Steve Nash Urges Knicks Fans Not to Rush to Judgement on RJ Barrett

The Knicks are a disaster. After spending years anticipating a free agency haul this past season, New York failed to garner any top-tier free agents. Furthermore, missing out on Zion Williamson, the team fell to third in the draft. With that pick, the Knicks chose RJ Barrett out of Duke. With Barrett struggling to find his place, his famous godfather is trying to preach patience to Knicks fans.

The rise of RJ Barrett

Barrett got his start playing in his home country of Canada, reports Sports Illustrated. There, he made waves as a young phenom. After moving to Florida to play at Montverde Academy, Barrett became one of the top prospects in the U.S. Dozens of schools clamored for a chance to get him. As they often do with prospects, Duke won the sweepstakes and brought in Barrett to play alongside Williamson. 

Although Williamson was the highlight of Duke’s season, Barrett had a successful year. He showed an ability to score at will, averaging 22.6 points per game. He also rebounded well at nearly eight per game and even showed some playmaking with four assists. Barrett was destined to be a top prospect for the NBA draft.

With Duke’s star duo, not to mention Cam Reddish, Tre Jones, and the rest of the team, Duke had a great season. Although the Blue Devils ultimately fell short of their goal, they made it to the fourth round of the NCAA tournament. With the season finished, Barrett decided to test the NBA waters. 

Barrett in the NBA

Williamson got most of the hype entering the draft. Despite Barrett’s place as a top prospect, Knicks fans expected Williamson after their terrible season. So Barrett already had something working against him. On top of this, the team’s inability to attract Kevin Durant, Kyrie Irving, or any other star free agents left a bitter taste in fans’ mouthes.

Through no fault of his own, Barrett would have to perform like a superstar to get in fans’ good graces. Unfortunately, this wasn’t the case as the season started. Barrett immediately secured a spot as starting shooting guard, but New York struggled out of the gate. With David Fizdale fired early in the season and Mike Miller taking over, things didn’t get much better

Through 48 games, Barrett has averaged nearly 14 points per game. Although this isn’t bad on its own, his 38.7% shooting and 30% shooting from downtown is quite disturbing. Barrett often looks lost on the court and struggles on many nights. It’s still early in his career, but things don’t look hopeful. 

Fortunately, Barrett has his godfather on his side — and his godfather knows a thing or two about the NBA.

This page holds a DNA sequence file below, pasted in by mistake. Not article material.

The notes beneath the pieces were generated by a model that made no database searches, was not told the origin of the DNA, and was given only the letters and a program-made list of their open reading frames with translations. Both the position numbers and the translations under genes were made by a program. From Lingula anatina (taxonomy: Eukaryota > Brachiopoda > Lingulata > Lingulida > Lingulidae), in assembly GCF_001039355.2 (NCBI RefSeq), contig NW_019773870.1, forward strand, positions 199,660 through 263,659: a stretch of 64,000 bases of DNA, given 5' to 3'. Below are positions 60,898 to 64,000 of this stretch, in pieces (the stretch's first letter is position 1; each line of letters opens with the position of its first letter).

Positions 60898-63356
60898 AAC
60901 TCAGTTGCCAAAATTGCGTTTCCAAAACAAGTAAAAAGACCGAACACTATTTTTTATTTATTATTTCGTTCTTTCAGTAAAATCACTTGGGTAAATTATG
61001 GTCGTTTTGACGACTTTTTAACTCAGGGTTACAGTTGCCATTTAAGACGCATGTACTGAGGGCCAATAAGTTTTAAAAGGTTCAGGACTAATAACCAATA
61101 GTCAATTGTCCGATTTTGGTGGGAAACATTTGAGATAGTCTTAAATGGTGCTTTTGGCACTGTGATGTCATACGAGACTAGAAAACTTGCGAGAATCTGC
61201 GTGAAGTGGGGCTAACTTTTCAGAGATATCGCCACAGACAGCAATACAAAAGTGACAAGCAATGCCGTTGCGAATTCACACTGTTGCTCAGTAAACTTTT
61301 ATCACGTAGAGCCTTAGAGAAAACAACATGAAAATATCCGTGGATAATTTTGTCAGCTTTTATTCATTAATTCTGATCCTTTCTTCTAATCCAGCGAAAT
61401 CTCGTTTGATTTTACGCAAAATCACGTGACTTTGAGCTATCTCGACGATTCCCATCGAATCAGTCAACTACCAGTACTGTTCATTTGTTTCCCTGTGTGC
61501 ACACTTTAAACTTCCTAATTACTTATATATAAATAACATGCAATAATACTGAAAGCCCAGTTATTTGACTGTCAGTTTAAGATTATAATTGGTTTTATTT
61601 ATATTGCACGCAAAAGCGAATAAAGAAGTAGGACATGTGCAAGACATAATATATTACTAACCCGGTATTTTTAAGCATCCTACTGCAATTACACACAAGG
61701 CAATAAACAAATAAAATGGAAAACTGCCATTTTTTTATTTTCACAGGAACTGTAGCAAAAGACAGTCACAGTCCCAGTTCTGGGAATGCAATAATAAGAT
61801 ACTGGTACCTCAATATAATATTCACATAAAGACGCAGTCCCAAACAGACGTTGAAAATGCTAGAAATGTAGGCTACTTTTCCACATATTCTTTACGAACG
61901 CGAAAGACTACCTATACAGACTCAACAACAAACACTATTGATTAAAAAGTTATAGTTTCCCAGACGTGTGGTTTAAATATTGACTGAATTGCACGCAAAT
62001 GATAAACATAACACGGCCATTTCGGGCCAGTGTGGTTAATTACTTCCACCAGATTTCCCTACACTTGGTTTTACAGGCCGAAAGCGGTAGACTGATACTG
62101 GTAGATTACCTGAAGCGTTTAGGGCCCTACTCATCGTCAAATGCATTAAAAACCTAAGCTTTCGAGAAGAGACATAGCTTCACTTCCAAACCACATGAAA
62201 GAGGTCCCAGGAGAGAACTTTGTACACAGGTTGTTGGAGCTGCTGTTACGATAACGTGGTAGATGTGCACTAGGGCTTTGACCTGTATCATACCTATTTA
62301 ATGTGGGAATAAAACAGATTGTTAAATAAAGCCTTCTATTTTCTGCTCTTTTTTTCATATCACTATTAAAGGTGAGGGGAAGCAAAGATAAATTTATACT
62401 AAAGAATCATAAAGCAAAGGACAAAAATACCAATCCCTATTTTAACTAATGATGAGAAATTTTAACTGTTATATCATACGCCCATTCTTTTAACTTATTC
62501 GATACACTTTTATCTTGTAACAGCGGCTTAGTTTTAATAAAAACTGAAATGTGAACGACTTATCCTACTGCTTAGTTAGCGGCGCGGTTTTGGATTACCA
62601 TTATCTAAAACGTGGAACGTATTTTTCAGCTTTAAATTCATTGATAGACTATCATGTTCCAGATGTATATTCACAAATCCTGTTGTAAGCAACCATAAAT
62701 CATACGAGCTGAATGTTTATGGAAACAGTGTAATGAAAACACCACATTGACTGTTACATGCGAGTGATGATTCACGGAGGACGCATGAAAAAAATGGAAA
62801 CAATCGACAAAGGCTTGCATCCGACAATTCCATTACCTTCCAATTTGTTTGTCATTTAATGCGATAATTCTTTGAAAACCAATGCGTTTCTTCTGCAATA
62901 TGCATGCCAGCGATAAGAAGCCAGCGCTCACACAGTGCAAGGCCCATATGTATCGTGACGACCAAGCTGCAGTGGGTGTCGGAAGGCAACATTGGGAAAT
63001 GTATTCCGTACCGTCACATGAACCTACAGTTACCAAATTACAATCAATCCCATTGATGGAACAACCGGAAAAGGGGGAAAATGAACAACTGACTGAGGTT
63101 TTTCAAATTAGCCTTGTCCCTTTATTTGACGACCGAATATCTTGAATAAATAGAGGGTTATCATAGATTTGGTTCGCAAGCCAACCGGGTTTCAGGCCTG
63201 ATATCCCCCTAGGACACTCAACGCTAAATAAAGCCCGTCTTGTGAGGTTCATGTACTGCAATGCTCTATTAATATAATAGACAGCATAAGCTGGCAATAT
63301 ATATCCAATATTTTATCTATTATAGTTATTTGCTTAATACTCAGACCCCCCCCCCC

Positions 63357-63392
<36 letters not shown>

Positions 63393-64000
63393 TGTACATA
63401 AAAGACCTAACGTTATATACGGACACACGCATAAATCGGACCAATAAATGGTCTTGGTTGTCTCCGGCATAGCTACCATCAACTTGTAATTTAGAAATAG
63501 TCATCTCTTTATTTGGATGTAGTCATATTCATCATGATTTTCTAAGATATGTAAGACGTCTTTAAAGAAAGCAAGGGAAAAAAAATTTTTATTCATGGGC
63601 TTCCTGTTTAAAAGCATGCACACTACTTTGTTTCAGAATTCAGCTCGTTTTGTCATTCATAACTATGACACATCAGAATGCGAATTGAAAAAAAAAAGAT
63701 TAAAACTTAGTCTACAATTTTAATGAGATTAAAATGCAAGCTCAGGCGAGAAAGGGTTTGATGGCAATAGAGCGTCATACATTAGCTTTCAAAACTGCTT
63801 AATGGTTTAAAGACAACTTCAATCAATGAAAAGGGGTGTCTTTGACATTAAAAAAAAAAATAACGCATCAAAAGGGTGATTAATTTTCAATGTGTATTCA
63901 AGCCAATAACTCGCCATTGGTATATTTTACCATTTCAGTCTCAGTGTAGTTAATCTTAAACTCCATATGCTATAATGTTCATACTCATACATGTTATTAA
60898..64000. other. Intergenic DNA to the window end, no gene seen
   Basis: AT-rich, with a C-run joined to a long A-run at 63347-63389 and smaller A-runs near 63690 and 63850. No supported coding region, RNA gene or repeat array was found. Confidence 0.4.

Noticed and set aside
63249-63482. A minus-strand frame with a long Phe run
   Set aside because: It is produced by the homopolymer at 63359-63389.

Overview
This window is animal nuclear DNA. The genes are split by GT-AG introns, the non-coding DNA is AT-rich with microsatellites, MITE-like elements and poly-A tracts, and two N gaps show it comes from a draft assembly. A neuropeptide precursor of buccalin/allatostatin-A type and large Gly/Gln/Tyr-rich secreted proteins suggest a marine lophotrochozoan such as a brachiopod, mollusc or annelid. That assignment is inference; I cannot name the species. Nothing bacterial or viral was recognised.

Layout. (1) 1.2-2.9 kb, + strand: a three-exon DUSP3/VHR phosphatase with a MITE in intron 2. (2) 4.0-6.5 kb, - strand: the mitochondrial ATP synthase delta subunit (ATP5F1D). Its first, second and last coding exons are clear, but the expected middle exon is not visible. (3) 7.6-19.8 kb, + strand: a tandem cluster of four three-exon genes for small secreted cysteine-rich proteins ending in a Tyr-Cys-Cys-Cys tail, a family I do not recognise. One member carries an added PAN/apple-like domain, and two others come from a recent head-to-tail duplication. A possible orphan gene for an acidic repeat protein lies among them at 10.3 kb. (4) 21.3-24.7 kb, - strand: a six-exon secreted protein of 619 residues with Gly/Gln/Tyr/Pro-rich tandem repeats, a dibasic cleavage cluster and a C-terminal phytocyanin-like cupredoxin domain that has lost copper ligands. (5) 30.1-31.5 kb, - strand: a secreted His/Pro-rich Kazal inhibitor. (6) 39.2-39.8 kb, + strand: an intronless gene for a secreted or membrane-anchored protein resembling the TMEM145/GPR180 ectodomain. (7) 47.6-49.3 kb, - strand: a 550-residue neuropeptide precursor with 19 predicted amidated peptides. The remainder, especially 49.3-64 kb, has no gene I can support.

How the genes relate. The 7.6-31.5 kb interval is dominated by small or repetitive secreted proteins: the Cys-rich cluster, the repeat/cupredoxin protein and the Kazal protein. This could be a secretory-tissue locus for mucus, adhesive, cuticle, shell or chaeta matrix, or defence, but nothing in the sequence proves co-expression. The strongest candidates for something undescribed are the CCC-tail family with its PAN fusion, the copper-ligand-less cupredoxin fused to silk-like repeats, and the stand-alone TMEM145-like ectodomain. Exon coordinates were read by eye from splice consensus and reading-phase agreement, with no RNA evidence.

Steve Nash, Barrett’s famous godfather

Growing up, Barrett’s father was a pro basketball player. Although he didn’t make it into the NBA, he played around the world and for Canada’s national team. That’s where he met another young star named Steve Nash, and the two became friends. When Barrett’s father had a son, there was only one choice for the godfather.

Already in the NBA, Nash was on the verge of his MVP seasons in the years after Barrett was born, so the child got to see his godfather succeed from an early age. Now out of the NBA, Nash thinks patience is key when dissecting his godson’s game.

“[Barrett has] shown very much of what I thought he’d show. He’s an incredibly talented, well-rounded basketball player,” Nash said per The New York Daily News. “He does a bit of everything. I think he will evolve into a great playmaker because that’s a natural ability for him that he doesn’t necessarily get to shine in at this stage of his career and on this stage of this team.”

Nash believes the key to Barrett’s success is his ability to do a little bit of everything. While this might not have grown into fruition, development takes time. Nash, after all, was little more than a role player before becoming an All-Star and MVP, so he knows a thing or two. 

“That’s exciting for Knicks fans that he still produces, he’s versatile, he can score,” Nash explained. “He’s growing defensively. And for me, he’s a natural playmaker and that hasn’t been a part of his upside yet that’s highlighted. So for the franchise, that’s exciting.”

Whether Nash is correct about his godson or not, Barrett has a long way ahead of him. Players aren’t made in their rookie season, and few enter the NBA without any adversity. It’s how Barrett will respond to the difficulties that will define him. 

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